In addition, the security system can function in any of various alarm states. For example, in a "green" or "low" alarm state the security system can operate under the assumption that all is well and no unauthorized parties have been detected within/around the premises. In a "yellow" or "medium" alarm state the security system can operate under the assumption that an unauthorized party is potentially present in or around the premises. In this state certain sensor data can be analyzed differently or additional confirmations of authorization, such as entering a code, can be required of to avoid escalation to a higher alarm state. In a "red" or "high" alarm state the security system can operate under the assumption that an unauthorized party has been detected on the premises and preventive measures can be taken, such as notifying a third party monitoring service and/or activating an alarm and announcement, as will be described later. It should be understood that greater or fewer gradients of alarm state can be included. Hereinafter, a heightened alarm can refer to an alarm state above the low alarm state.

The security system can be implemented as a stand-alone system or, as mentioned above, as a subsystem of a larger premises management system and can leverage data therefrom. For illustrative purposes and to demonstrate the cross use of data among systems, the security system can be part of a premises management system, such as a smart home network environment.

The individual hardware components of the premises management system that can be used to monitor and affect the premises in order to carry out premises management can be referred to as "premises management devices." The premises management devices described herein can include multiple physical hardware and firmware configurations, along with circuitry hardware (e.g., processors, memory, etc.), firmware, and software programming that are configured to carry out the methods and functions of a premises management system. The premises management devices can be controlled by a "brain" component, which can be implemented in a controller device.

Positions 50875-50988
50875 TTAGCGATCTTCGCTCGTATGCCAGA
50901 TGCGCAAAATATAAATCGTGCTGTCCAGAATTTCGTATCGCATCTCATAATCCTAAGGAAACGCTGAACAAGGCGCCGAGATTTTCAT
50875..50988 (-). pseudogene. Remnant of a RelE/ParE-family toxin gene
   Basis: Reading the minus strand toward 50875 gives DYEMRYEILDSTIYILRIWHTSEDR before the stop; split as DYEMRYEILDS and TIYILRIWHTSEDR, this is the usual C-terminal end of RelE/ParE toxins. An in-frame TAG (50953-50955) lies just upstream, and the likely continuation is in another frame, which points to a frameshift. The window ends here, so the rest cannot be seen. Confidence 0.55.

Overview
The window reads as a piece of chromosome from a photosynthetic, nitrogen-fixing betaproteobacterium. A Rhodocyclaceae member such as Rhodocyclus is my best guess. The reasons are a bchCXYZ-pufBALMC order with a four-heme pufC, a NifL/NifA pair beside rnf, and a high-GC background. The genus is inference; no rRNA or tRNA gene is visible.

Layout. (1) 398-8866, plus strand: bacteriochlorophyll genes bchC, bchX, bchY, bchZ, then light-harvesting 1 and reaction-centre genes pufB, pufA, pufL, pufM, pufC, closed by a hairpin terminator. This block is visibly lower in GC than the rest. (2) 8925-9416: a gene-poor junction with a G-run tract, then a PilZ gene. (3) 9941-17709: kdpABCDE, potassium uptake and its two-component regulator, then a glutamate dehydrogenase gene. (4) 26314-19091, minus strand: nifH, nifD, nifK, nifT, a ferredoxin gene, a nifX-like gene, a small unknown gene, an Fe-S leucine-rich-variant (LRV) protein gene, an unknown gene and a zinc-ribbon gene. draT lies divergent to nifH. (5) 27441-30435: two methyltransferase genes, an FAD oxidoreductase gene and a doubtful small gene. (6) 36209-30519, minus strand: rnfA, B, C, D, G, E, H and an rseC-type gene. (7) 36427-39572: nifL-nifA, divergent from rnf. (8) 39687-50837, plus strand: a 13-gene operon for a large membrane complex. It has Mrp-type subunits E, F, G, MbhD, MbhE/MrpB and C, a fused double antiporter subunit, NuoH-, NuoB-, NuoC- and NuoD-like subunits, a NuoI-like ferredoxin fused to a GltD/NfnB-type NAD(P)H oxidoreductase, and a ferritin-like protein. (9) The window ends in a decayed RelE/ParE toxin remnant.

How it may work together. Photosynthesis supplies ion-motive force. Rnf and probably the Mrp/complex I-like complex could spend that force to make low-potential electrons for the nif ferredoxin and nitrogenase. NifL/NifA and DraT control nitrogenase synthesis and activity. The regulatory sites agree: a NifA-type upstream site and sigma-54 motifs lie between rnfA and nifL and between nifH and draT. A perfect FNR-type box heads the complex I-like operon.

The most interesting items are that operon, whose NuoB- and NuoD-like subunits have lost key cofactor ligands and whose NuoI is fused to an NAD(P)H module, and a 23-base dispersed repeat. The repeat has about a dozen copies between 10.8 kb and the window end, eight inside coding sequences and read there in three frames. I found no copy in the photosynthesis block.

FIG. 15 illustrates an example premises management system 1500, installed within a premises 1510. The system 1500 can implement subsystems, including the security system, via multiple types of premises management devices, such as one or more intelligent, multi-sensing, network-connected thermostats 1520, one or more intelligent, multi-sensing, network-connected hazard detection units 1530, one or more intelligent, multi-sensing, network-connected entry detection units 1540, one or more network-connected door handles 1550, one or more intelligent, multi-sensing, network-connected controller devices 1560, or any combination thereof. For example, the one or more controller devices 1560 can incorporate features of the wireless device 100, the wireless device 900, or both. For example, the one or more entry detection units 1540 can incorporate features of the wireless device 1200. Data from any of these premise management devices can be used by the security system, as well as for the respective primary functions of the premise management devices.